On 29 November, the energy firm Npower announced plans to cut 4,500 jobs. We heard about the cuts on the news, on the way into work.
We were then summoned to a “briefing” by managers. The company says the unions were “consulted”.
That is untrue. Telling the senior stewards late the previous day and embargoing them from discussing with others is not any form of meaningful consultation.
The cuts are on a huge scale, 4,500 jobs out of a total workforce of 5,700. Effectively Npower is being closed down. There will also likely be cuts to outsourced workers, such as caterers and cleaners, agency workers and contractors, so the real figure will be higher than 4,500.
Of six major Npower offices, five will be closing: Rainton in County Durham, Leeds, Hull, Swindon and Worcester. Anyone who works in the offices and call centres which serve domestic customers and small businesses will lose their jobs.
There is some suggestion that some field workers, staff who do jobs such as meter installation, may be retained, along with staff who work serving big business customers, but in essence all jobs are under threat.
The background to these cuts is that Npower, like most of the other “Big Six” energy companies, is doing badly at the moment. An attempted merger with SSE fell through. The German firm E.on then took over Npower via a series of acquisitions and mergers. It is now effectively shutting down Npower, and migrating Npower customers over to E.on.
E.on will likely need to expand its own workforce, but they are not talking about trying to integrate 4,500 Npower workers. We’ve been told we can apply for jobs at E.on, but those are mainly located in the Midlands and are unlikely to be much of an alternative for most people unless they relocate.
The unions which organise in Npower — Unite, GMB, and Unison — have all made statements condemning the cuts. Unite’s statement talks about opposing the cuts, and talks about why the company should be nationalised. Unison’s statement talks about public ownership too, but not about any action to save jobs.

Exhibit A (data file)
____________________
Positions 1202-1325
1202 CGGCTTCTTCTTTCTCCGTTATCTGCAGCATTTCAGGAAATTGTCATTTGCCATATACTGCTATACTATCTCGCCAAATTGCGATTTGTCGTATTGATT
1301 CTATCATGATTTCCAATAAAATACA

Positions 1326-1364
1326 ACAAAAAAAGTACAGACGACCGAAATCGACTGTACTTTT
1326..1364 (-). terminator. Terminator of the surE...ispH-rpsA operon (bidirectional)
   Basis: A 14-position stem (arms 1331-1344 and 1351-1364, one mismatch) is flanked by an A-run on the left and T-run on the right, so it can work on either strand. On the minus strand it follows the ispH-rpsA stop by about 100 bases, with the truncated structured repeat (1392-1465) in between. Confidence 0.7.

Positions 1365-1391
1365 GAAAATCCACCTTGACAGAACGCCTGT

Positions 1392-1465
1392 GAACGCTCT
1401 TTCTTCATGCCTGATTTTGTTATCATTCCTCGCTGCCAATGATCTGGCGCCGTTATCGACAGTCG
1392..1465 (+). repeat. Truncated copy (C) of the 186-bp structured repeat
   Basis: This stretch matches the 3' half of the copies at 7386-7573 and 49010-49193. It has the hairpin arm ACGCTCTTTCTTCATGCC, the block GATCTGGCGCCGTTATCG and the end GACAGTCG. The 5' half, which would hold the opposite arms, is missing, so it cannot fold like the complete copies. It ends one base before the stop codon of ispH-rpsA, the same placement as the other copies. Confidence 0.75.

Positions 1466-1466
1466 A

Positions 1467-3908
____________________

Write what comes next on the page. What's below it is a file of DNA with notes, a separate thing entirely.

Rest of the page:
The GMB statement is pretty terrible. It blames the price cap “coupled with regulation that sends work overseas whilst sacking energy workers in the UK.” This isn’t relevant to what’s happening here and sets British workers against workers abroad rather than against the bosses.
Cuts on this scale will take a while to implement. The bosses are talking about the whole process being finished in summer 2021, with staggered cuts throughout that time. The fact that the cuts won’t be immediate gives us some opportunity to resist them.
The unions should ballot us for industrial action. We need to discuss what an effective strategy looks like, and where we can have most leverage.
One potential point of pressure is that the company will be expecting us to support the work of migrating customers over to E.on in preparation for Npower being shut down. We have some leverage there, in terms of strikes that could hold up that work.
Politically our unions must also demand that Npower and E.on are nationalised, and lobby the Labour Party to do that if its win the election. This is obviously a key demand for confronting climate change, as well as in terms of protecting our jobs.